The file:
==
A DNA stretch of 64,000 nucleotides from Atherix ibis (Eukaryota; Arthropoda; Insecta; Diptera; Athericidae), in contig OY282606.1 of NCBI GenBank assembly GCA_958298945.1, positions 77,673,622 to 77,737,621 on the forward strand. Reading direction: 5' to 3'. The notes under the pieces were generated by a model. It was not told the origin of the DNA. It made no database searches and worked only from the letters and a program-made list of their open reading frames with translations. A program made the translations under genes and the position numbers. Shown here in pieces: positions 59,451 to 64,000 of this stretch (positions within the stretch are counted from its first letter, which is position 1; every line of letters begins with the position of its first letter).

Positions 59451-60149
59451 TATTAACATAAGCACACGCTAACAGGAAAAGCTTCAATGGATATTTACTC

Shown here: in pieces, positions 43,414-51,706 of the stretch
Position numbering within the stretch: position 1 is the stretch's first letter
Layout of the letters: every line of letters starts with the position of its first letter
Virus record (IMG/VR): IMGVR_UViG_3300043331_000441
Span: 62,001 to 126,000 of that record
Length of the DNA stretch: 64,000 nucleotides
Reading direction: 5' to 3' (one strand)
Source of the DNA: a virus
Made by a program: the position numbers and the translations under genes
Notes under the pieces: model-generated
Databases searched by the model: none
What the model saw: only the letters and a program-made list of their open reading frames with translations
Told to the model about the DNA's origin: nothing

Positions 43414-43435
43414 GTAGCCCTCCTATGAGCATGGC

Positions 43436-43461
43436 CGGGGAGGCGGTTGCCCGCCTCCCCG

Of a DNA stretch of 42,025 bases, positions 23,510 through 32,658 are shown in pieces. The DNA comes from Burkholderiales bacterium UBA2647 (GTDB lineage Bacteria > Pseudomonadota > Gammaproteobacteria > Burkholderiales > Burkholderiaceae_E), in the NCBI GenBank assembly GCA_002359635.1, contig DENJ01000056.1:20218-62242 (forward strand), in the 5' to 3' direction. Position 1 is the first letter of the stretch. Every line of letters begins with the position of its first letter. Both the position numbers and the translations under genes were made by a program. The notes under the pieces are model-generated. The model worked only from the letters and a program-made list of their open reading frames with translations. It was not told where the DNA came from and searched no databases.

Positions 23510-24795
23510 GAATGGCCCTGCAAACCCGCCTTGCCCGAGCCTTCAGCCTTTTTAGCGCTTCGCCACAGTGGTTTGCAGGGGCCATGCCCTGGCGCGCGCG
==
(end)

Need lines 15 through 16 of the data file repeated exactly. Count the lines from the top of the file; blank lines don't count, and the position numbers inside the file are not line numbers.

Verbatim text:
What the model saw: only the letters and a program-made list of their open reading frames with translations
Told to the model about the DNA's origin: nothing